Pattye Benson

Community Matters

Will chain link fencing around the elementary schools make them safer?

fencing 2Like every other school district in America, the TE School District began talking about school security after the Sandy Hook Elementary School tragedy where a gunman killed 26 people, including 20 children. If you recall, the School Board hired former Tredyffrin Township Police Chief Andy Chambers as the District’s safety consultant. The School Board announced the formation of a District Safety Committee; members to include Chambers, District staff and residents. The District Safety Coordinator is Conestoga High School Assistant Principal Andy Phillips. Other than Chambers and Phillips, I am not certain who else is on the District Safety Committee and I could not find the information on the school district website.

Sandy Hook and other shootings have pushed the issue of school security into the limelight … we all want our kids to be safe. One of the security upgrades recommended by the Safety Committee to the Facilities Committee is the construction of 5-foot high chain link fencing around each of the District’s five elementary schools – Beaumont, New Eagle, Valley Forge, Hillside and Devon. The Facilities Committee acted on the Safety Committee’s recommendation sending out request for proposals for the fence construction. The capital project contract for site fencing at the elementary schools was approved by the school board on February 24, 2014 and the contract was awarded to the low bidder New Holland Chain Link, LLC for $220K.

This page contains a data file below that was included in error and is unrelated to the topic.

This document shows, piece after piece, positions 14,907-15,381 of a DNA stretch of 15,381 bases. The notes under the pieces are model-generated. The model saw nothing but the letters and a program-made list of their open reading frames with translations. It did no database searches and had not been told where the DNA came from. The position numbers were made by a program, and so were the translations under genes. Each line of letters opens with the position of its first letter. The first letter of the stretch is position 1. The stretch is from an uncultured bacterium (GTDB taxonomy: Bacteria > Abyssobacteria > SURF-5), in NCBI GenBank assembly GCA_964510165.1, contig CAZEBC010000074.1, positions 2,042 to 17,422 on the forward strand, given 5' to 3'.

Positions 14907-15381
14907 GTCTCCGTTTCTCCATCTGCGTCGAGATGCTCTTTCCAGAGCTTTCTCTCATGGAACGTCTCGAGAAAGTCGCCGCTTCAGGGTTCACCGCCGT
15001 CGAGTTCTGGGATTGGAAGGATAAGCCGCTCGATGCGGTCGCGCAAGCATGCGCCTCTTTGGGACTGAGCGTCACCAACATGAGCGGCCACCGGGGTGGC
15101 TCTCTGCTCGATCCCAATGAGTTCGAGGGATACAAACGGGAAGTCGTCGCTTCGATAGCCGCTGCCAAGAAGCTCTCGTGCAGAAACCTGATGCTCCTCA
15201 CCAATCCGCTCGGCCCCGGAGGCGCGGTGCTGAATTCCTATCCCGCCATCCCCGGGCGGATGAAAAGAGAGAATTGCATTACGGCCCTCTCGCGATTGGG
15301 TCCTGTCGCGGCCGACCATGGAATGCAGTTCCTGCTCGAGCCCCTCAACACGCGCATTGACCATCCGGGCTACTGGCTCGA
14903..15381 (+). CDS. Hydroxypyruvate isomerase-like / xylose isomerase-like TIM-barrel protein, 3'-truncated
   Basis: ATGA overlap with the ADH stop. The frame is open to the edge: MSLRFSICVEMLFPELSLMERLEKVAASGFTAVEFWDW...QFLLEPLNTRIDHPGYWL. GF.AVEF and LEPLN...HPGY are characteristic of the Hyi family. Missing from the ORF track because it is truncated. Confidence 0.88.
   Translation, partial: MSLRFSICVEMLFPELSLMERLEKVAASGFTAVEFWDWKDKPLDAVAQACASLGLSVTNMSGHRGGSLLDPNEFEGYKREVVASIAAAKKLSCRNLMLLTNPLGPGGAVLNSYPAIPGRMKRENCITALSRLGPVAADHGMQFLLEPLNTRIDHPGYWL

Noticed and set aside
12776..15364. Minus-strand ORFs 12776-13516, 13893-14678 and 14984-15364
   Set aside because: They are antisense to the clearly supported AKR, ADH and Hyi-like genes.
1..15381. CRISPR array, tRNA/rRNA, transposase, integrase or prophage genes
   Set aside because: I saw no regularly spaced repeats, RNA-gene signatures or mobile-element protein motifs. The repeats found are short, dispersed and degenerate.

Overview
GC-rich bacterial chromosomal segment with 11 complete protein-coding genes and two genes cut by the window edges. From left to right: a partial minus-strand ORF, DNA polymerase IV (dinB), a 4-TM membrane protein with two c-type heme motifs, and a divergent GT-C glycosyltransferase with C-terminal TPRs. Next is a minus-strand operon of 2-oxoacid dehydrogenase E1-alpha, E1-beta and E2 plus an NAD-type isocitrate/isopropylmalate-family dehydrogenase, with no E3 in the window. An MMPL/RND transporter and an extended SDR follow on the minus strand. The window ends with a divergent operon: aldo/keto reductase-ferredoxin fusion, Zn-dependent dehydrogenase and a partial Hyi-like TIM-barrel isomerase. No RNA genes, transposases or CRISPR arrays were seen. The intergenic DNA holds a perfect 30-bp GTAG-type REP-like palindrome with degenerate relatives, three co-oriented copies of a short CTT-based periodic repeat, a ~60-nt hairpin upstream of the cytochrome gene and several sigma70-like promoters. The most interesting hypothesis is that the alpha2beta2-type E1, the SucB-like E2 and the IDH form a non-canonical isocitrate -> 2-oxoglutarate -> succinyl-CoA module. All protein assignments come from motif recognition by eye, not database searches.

I have received emails and phone calls from parents and neighbors associated with New Eagle, Valley Forge and Hillside schools, all opposing the school board’s decision to construct the chain link fencing. And the TE School District planned fencing project was on the local ABC Philadelphia news last week with residents explaining their opposition. I have to say that other than the school board, I have not heard anyone speak in favor of the 5-foot chain link fencing.

Residents oppose the chain link fences for a variety of reasons. Some of the arguments opposing the fencing include:

  1. The planned fencing will make it more difficult for children to evacuate in emergencies. Concern that children could be trapped inside the school property because of the fencing and that the fencing could hamper emergency aid from entering the school property.
  2. A limited number of gates in the fencing are planned making it difficult for children, teachers and staff to exit during emergencies. Gates are to be placed in the fencing only where walks now exist.
  3. The fencing is on three sides of the property but full access on the front.
  4. Residents are required to obtain a building permit for fences in Tredyffrin Township, did the District file the necessary forms?
  5. Five foot high fencing is not a deterrent, especially given it is only on three sides.
  6. Monetary cost to the taxpayers – $220K
  7. The fencing gives an institutional appears to the schools.
  8. Inconvenience, children who have safely walked to school will now (in some cases) be forced to take the bus because of the fencing.
  9. Complaints about the aesthetics, especially given that the elementary schools are located in residential areas; citing other school districts that have used wrought iron fencing (rather than chain link) so that it blends with the neighborhood.

Aside from aesthetics and inconvenience that the fencing may cause to residents, the real question that we need to have answered is, “Will the chain link fencing make the schools safer?” Rather than simply stating that the Safety Committee recommends the 5-foot high chain link fencing, did the school board receive background and research to support the committee’s position?